How to Clean Dog Teeth

By on March 3, 2021

If your dog’s breath smells, this could be a sign of dental problems or the need to have his teeth cleaned by your vet. There are many ways to keep on top of your dog’s dental health in between visits: you can use chew toys, dental bones or treats, tooth wipes, and dog-specific toothpaste and toothbrushes.

If your dog is an older dog or a small dog breed like a Chihuahua or a Dachshund, your friend may need more regular dental cleaning.

By taking some preventative measures to keep your dog’s teeth relatively clean, you can save a hefty sum of money compared with the cost of treating tooth-related disease (not to mention the discomfort for your dog). Many dogs show signs of some form of tooth decay by the age of three.

You’ll want to be able to fend off plaque before it becomes tartar (which can take as little as 24 hours). It is worth it to know how to clean your dog’s teeth best.

Get the right gear

You’ll want to use a toothbrush designed specifically for dogs. If you can’t find any available near you, you can make do with a child’s toothbrush.

Although you could use a child’s toothbrush, you must use toothpaste made specifically for dogs. Human toothpaste – and this includes home remedies such as baking soda and salt – are not suitable for dogs and can be harmful.

The benefit of doggie toothpaste is that the flavoring is much more to their liking, as it tends to be chicken or another dog-friendly taste.

How to clean your dog’s teeth step by step

  1. Begin by making both you and your dog comfortable. You can do this on your bed or the sofa – if you have a dog ramp for bed, your friend can climb right up and join you comfortably. Kneel or sit next to your dog’s head. Don’t restrain your friend, as you want him to be happy and trusting during tooth cleaning.
  2. If your dog is new to tooth brushing, begin by applying gentle pressure with your finger along your dog’s gum line and teeth. This will help your friend get used to having his mouth and teeth touched. If your dog is resistant, do a little bit of this to warm him up, and then do it again another day. Better to go slowly over multiple sessions so that your dog gets used to the process rather than have him get upset.
  3. Now let your dog taste the toothpaste. You might want to have different flavors on hand to see which one he likes best.
  4. To start brushing, put the toothbrush at an angle (45 degrees) of the gum line. Rather than having the toothbrush right against the teeth, this position near the gum line is best for clearing plaque. With gentle, circular motions, move the brush across all of the top and bottom teeth, being gentle and reassuring throughout.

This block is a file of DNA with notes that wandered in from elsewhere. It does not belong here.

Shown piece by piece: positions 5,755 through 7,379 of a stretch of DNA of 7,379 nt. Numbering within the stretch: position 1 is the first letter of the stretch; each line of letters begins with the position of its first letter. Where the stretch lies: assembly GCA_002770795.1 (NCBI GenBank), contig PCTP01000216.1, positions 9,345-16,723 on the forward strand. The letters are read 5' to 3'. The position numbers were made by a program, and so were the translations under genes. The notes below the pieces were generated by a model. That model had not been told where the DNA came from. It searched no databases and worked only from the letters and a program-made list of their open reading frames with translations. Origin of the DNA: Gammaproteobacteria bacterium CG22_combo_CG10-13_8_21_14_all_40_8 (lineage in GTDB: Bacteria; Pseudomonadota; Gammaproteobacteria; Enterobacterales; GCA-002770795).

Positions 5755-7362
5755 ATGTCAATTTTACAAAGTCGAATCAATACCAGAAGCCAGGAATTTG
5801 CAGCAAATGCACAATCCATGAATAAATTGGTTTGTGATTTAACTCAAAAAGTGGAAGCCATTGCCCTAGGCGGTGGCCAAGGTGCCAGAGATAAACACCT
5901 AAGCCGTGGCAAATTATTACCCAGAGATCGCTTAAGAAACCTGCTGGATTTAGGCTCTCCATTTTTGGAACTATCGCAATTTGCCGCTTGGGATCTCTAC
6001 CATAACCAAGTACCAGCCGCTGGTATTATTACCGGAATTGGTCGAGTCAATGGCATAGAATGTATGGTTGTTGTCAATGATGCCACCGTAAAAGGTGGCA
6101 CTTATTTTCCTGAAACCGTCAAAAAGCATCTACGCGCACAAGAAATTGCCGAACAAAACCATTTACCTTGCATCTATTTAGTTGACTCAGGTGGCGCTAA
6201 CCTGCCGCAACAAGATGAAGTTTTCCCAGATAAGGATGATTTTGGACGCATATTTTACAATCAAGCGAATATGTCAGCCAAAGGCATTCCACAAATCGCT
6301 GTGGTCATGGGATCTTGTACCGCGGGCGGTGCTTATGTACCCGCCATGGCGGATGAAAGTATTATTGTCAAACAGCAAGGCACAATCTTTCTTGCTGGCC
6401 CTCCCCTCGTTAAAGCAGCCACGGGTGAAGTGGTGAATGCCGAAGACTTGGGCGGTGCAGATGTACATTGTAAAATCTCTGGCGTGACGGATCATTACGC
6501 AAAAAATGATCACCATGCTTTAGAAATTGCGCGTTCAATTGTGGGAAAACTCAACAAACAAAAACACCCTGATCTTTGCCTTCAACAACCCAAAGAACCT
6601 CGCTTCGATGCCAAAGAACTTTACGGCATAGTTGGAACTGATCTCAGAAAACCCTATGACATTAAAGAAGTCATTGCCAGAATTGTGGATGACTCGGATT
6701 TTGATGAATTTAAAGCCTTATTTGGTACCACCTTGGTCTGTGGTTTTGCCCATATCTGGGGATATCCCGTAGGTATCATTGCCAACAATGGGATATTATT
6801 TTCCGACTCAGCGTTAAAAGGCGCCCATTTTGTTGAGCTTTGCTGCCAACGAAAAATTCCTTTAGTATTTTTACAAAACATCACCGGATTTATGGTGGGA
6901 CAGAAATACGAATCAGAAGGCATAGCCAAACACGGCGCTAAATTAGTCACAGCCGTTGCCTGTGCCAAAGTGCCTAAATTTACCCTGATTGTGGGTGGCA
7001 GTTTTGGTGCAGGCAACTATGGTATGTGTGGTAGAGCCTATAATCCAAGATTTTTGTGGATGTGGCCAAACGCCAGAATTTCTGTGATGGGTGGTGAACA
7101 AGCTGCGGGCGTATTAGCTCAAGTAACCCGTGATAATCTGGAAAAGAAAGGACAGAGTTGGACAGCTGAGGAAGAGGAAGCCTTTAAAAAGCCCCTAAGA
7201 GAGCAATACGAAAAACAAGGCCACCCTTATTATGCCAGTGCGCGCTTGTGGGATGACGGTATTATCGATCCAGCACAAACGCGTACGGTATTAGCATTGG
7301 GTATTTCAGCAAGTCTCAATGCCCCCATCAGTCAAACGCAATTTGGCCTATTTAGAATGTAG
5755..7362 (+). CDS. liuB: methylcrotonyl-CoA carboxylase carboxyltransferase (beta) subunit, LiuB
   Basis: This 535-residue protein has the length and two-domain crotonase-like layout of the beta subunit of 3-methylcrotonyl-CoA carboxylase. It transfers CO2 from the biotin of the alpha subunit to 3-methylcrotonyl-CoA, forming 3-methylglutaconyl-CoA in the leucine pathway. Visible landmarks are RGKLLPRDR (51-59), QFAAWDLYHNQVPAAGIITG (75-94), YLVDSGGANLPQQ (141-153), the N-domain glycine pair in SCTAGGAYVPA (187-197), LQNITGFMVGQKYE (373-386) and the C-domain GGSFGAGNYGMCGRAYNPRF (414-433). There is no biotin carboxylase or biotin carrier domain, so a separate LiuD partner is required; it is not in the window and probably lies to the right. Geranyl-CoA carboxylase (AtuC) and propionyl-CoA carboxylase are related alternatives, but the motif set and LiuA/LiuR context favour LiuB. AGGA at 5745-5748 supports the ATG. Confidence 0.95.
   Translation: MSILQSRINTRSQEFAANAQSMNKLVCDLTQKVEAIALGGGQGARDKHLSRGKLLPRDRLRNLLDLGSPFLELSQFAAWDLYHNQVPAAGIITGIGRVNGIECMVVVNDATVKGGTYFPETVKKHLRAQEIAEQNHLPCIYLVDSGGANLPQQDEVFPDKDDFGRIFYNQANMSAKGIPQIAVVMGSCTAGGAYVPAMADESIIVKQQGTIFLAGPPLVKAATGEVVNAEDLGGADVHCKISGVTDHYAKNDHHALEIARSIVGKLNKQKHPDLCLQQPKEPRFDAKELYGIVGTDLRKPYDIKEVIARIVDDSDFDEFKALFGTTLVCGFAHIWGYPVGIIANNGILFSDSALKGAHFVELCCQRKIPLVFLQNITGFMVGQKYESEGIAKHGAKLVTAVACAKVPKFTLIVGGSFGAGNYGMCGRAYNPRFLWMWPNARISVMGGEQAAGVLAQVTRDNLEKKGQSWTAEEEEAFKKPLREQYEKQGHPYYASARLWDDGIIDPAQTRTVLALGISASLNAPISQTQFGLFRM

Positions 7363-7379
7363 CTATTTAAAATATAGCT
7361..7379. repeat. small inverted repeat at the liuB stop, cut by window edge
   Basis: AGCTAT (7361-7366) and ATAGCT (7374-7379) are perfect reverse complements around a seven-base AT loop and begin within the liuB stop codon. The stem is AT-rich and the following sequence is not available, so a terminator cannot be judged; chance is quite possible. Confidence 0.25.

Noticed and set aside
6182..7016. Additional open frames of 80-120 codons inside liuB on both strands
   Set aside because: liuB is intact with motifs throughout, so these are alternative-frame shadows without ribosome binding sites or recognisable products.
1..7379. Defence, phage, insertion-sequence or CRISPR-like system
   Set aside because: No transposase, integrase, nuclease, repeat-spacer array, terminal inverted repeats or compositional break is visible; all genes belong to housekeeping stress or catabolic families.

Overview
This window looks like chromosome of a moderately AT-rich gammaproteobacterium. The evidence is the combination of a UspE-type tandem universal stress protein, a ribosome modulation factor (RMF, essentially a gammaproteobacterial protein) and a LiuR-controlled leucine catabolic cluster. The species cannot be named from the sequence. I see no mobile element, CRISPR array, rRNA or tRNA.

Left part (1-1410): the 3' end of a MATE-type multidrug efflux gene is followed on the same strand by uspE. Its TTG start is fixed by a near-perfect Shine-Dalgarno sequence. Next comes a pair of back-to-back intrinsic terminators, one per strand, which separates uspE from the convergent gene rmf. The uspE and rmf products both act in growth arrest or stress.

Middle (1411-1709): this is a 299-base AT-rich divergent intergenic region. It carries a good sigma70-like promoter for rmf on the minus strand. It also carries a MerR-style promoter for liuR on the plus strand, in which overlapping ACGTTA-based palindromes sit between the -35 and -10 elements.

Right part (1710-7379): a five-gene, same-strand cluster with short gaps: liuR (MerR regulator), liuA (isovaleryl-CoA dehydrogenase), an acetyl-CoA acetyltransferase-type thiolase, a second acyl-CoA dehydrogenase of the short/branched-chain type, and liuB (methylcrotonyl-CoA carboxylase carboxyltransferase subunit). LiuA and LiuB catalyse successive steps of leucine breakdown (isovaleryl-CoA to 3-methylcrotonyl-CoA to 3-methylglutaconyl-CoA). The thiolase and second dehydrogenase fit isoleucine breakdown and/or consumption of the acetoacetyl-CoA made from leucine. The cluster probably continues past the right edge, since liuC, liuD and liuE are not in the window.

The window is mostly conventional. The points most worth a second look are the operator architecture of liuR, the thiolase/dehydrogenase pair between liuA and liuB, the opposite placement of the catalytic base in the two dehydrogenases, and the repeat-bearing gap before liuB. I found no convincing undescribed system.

5. Finish with treats and praise for your friend!

Note: If you notice any bleeding, make sure it isn’t severe. A bit of bleeding is normal, but if any major bleeding occurs, contact your vet as soon as possible. Severe bleeding might be a sign your dog is developing periodontitis (gum disease).

For best results, aim to brush your dog’s teeth every few days, or at the very least, once a week.

Some alternatives to the toothbrush

If your dog really doesn’t tolerate having his teeth brushed, some alternatives are not quite as effective but are still better than nothing.

Tooth wipes

Tooth wipes are premoistened wipes that you can use daily to wipe the surface of your dog’s teeth. These wipes have a specific texture that is for dog’s teeth so that you can clean them without damaging their gums. Tooth wipes are quick and easy to use, and you don’t need to rinse your dog’s mouth afterward.

Dental treats

Dental treats are an alternative that you can use instead of other kinds of doggie treats. Some kinds of dental treats can reduce plaque by as much as 70% – these treats are coated with polyphosphate, so check the label. Also, check that the treats have the Veterinary Oral Health Council (VOHL) seal of approval.

Be sure not to give too many dental treats, though, as you don’t want your dog to develop a weight problem.

Chew toys and bones

Giving your dog a chew toy or bone to gnaw on can reduce plaque buildup in his teeth. Check with your vet for the best brand for your dog.

You will still need to have your dog’s teeth brushed regularly, as chewing bones and toys don’t help remove plaque beneath the gum line.

You must be logged in to post a comment Login

Leave a Reply